From time to time this blog reprints an earlier post that seems worth reviving. With over 450 posts in its archive, there’s plenty to choose from. This time I’ve chosen one from the year 2009. The choice was determined not only by the content but also by the place where the event that’s described in it took place.
Buea is a sprawling township at the foot of Mount Cameroon in West Africa, rich in banana plantations. It’s so idyllic that the heads of the first European colonists in the area, pre-1914 Germans, chose it for their summer residence. I spent happy weeks there teaching at its university and lodging in its British-era Mountain Hotel, where one year I witnessed the beginning and end of an extraordinary marathon, the famous Guinness mountain race. Now Cameroon is torn by an all-too-typical internal conflict based on stupid divisions of nationalism and language. I grieve for it and for my erstwhile students.
The event related here was my introduction to an important function of interpreting that’s are rarely even mentioned in conventional courses, namely church interpreting, and to a style of interpreting in which the interpreter does not remain neutral, impersonal or impassive.
SUNDAY, AUGUST 9, 2009
Church Interpreters 3: West Africa
When Cameroon, in West Africa, was formed at independence by amalgamating former British and French mandated territories, its enlightened first president, Ahmadou Ahidjou, made it a country that would be officially bilingual in the two colonial languages. But ‘officially bilingual’ doesn’t mean that all individual citizens are bilingual. As in many other officially bilingual countries, for example Canada, the parliament and the national government couldn’t function without a professional corps of Expert Translators and Interpreters. Cameroon gave university graduates scholarships to go for training in France, England, and later in Canada, where I came to know many Cameroonian students. Once the first generation or trainees had acquired experience, however, the government thought the training could be done at home. So a national Advanced (i.e. postgraduate) School of Translators and Interpreters was opened at Buea, in the heart of the English-speaking area of the country. Buea is a very pleasant, scattered hill station township on the lower slopes of Mt Cameroon.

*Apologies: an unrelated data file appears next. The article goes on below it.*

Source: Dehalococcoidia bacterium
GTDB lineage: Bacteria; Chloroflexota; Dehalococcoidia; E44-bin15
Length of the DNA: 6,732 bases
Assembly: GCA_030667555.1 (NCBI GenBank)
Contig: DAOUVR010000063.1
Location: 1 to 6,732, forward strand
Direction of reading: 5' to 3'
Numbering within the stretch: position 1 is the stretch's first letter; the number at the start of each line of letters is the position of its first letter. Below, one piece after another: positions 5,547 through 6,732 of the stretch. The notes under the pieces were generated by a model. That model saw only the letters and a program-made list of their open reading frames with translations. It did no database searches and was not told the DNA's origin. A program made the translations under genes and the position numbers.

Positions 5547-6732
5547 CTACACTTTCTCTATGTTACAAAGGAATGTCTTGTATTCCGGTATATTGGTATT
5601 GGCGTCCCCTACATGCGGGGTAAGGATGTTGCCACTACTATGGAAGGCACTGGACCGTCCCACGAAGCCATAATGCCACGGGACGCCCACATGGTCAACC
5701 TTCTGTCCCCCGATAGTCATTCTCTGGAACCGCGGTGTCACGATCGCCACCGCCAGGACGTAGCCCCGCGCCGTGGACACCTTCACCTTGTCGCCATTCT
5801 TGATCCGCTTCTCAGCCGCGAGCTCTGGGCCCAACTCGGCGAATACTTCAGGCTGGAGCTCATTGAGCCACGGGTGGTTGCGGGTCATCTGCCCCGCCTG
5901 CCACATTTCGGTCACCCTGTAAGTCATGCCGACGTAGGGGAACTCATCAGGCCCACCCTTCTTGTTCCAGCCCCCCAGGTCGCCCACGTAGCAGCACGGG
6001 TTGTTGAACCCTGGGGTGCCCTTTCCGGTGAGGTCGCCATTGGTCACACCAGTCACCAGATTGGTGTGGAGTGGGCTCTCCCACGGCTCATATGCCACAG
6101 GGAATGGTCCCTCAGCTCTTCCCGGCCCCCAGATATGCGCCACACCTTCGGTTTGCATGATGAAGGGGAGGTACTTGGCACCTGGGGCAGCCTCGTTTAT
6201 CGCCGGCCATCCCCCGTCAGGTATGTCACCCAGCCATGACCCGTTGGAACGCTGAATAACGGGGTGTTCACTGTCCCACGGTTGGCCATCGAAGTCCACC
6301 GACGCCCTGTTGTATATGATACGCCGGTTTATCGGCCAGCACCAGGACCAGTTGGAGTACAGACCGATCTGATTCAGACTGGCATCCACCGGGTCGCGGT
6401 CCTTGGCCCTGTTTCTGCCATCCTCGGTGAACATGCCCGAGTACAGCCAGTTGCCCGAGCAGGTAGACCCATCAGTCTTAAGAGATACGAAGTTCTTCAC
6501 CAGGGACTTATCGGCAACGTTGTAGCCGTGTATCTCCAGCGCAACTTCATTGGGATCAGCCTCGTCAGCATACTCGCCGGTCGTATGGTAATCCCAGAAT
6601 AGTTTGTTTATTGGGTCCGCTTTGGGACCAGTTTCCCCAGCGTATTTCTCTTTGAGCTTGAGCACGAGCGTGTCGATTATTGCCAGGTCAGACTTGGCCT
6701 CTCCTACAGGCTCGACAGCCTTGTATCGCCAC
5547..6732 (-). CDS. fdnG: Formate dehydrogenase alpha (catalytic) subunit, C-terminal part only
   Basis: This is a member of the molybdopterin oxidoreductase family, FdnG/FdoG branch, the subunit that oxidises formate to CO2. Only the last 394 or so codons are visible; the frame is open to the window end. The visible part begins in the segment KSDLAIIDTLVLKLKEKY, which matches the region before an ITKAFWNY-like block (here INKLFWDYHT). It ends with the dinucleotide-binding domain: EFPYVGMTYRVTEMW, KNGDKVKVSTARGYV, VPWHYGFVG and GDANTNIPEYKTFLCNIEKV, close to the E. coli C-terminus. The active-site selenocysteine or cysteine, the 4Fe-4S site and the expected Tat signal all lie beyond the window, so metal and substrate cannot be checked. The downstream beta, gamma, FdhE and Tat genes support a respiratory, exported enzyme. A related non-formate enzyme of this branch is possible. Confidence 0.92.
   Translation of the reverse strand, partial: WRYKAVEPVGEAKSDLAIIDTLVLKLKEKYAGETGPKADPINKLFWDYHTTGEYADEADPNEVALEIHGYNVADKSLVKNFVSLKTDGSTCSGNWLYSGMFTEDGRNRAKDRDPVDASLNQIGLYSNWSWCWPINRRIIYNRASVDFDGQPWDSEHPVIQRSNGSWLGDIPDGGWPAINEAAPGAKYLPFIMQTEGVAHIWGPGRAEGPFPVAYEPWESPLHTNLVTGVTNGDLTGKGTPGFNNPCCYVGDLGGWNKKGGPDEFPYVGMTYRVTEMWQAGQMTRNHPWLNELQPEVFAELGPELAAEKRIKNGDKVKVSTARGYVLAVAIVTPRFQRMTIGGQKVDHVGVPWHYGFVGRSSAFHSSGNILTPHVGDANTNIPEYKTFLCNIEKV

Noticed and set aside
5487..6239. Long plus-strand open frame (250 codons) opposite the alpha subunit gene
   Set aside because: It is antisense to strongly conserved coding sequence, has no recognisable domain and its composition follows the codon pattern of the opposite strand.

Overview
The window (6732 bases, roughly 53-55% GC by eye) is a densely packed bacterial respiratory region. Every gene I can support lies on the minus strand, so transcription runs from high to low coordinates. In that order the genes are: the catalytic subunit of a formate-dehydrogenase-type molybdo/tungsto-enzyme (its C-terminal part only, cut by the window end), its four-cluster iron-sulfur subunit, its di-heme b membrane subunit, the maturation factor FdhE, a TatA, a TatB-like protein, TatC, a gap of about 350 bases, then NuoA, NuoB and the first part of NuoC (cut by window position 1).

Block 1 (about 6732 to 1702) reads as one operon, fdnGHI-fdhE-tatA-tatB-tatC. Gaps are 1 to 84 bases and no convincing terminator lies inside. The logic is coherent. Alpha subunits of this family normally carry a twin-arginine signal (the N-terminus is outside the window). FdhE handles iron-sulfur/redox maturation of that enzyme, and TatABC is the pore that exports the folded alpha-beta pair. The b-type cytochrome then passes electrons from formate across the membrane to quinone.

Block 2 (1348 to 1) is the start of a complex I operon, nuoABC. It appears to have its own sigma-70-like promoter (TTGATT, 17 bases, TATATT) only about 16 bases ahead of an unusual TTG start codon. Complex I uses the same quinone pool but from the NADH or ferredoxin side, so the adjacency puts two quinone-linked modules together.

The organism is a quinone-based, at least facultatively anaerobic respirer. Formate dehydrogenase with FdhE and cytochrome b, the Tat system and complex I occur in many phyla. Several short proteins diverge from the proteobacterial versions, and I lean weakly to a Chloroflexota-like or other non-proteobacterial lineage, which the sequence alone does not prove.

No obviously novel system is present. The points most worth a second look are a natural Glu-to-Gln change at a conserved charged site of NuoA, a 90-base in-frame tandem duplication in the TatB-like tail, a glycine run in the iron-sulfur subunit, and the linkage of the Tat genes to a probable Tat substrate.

Besides the two official languages, Cameroon also has about 200 native African languages as well as English and French pidgins. In those there is no formal training for translators.
When foreign Christian missionaries started work in the country in the late 19th century, they couldn’t be effective unless they found a way of communicating with Africans in the domestic vernaculars. At most a few missionaries might learn one or two languages with a large community of speakers such as Douala, a Bantu language that is widely understood today because the city of Douala is large and important. But it would not have taken them very far afield. The only solution: interpreters recruited from the local congregations. It’s a method that was put to use all over Africa. In the early days, missionary interpretation was of dubious quality:
“Since early missionaries could not know the language, they had to depend on interpreters whose own linguistic competence might be small and who might lack any knowledge of Christianity. What kind of gospel the missionaries were heard to preach can only be guessed at.” (McManners, The Oxford History of Christianity, p. 478)
But that was long ago.
One Sunday morning in the 1980s, I was coming out of the Advanced School at Buea when I saw a large crowd on the campus. The people were dressed in their Sunday best, the richly coloured clothes of the women looking especially festive. In front of the crowd a stage had been erected, and on it were just two men, the centre of rapt attention. I stopped to watch.
Both men were Africans. Both were wearing black suits. There was not much difference between them of height or build, but one was younger. Both were carrying a black book in the right hand. Both were haranguing the crowd for a couple of minutes at a time, alternately. They had similar voices. They made the same gestures. In fact they were speaking different languages, but I couldn’t distinguish that. It was as if they were engaged in an impassioned mimicry of one another.
After the first few changes of speaker, I realised that I’d happened upon an evangelical church service or prayer meeting, and it seemed likely that one speaker was the preacher and the other was his interpreter. This was confirmed to me by somebody in the crowd; also that the interpretation was from Douala into another African language. So far so good, but which was the speaker and which the interpreter? Either of them, by his strong voice, his intonation, his body language, appearance and dress, could have passed for preacher. They stood there side by side, neither showing deference. However, another question to my informant confirmed what I might have deduced: that the interpreter was the younger of the two. He, like his preacher model, put on a rousing performance that lasted for another half hour.
“Are all the church interpreters like this?” I asked my informant. “Oh yes,” she replied, “How else could they inspire the congregation to turn to Jesus?”